Why You Should Be Concerned About Online Fraud
E-commerce has been growing at a dizzying pace for years. The adoption of mobile devices by consumers is boosting the potential of e-commerce even more. Global e-commerce sales are growing by almost 20% per year. It is hard to argue with the success story of e-commerce. The success of e-commerce has unfortunately also lead to an increase of cyber crime. Reported incidents are also rising rapidly which is threatening the e-commerce business on a number of levels that all affect your business.
The first issue at hand is trust. In a world where a buyer and seller of a good do not know each other and do not see each other, it is paramount that there is a high level of trust. We all know of incidents where consumers have become a victim of a scam. Various studies over the years show consumers are still wary of providing their personal and financial details to an online store, because consumers entrust the online store to treat their personal and financial information securely. Studies show time and time again that consumers are more cautious when they shop online, and some buy fewer items because of security concerns.
The second concern is liability. As it stands now the inherent risk of all e-commerce transactions lies with the financial institutions who provide the transaction (i.e. Visa or PayPal) between the selling and buying parties. In order to protect themselves from threats of fraud they have taken a risk-based approach, meaning that they instill (insurance) policies to cover the transactions. This means that consumers and businesses automatically assume liability if they fail to follow certain policies when making or accepting transactions. The shift of this liability may lead to a lesser sense of confidence in online payments.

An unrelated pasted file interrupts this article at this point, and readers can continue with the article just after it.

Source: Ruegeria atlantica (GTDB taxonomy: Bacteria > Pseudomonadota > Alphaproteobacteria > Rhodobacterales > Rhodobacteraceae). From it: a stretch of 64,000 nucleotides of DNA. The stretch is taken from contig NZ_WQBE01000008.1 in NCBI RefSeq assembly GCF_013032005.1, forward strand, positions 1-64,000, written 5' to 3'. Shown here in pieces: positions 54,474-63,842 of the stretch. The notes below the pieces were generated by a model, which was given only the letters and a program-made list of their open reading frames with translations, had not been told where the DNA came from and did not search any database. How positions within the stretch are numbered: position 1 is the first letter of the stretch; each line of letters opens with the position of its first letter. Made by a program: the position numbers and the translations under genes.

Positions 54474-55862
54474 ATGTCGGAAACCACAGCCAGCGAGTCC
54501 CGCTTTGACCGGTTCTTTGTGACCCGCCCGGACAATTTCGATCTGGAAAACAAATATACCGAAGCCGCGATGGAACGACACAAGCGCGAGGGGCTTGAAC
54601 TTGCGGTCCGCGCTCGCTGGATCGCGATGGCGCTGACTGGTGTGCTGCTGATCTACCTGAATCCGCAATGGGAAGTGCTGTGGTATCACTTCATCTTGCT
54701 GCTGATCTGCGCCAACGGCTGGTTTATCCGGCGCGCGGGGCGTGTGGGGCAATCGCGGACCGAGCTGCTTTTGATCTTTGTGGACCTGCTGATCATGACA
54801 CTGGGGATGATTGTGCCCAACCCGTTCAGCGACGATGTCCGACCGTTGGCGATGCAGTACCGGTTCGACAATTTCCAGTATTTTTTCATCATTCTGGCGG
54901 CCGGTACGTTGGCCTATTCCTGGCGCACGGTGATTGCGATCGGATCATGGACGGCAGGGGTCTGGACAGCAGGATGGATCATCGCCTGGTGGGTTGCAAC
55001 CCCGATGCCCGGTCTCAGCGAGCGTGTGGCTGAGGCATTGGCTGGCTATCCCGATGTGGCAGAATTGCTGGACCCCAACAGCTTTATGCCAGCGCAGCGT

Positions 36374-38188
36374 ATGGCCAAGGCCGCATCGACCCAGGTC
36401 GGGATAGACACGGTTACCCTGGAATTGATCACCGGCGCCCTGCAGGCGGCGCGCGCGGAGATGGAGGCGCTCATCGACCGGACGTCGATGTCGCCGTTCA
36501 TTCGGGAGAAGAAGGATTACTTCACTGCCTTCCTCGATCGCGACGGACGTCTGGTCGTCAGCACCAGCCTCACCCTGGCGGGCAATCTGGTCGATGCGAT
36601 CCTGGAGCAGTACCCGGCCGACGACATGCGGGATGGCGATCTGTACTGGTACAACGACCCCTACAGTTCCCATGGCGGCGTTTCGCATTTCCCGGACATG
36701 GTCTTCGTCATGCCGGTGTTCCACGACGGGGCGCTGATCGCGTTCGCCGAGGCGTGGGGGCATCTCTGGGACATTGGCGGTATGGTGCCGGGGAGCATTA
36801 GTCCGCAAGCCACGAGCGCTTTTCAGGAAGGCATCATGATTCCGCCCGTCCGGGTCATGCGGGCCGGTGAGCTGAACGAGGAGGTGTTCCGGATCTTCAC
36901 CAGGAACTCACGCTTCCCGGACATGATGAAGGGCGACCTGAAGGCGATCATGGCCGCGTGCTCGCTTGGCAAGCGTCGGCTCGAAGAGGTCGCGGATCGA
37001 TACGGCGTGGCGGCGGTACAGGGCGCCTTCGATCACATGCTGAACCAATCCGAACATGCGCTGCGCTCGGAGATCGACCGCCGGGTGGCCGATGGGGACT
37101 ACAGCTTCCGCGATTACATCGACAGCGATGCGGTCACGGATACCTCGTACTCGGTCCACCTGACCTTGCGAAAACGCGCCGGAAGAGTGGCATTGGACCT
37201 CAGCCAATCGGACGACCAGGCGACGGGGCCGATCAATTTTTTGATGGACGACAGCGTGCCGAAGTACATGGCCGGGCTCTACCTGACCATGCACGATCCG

The third concern revolves around security incidents. These have a large impact on the level of trust consumers (and businesses) have in online payments and subsequently your online business. With every transaction consumers provide their personal and financial details. This means that the ensuing transaction needs to be processed and stored securely. Companies and financial institutions need to take the required steps to ensure this safety. There are various standards that your company may need to adhere to such as PCI-DSS. Security breaches can lead to (significant) fines, costs for cleaning up the incidents, a loss of (critical business) data, ability to process transactions.
The aforementioned security incident can have significant impact on our fourth concern: customer retention. You should be concerned about retaining your customers if a security breach occurs. A recent research from Uisys’ Security Index in Australia found that 85% of respondents would take their business elsewhere, while 47% would take legal action and 64% would expose the issue in a public forum”. This shows that consumers take trust we discussed very seriously. And the best way to deal with an incident is to be open about it and use the right communication channel. This shows you are aware of the sensitive nature of the issue and that you are dealing with the situation.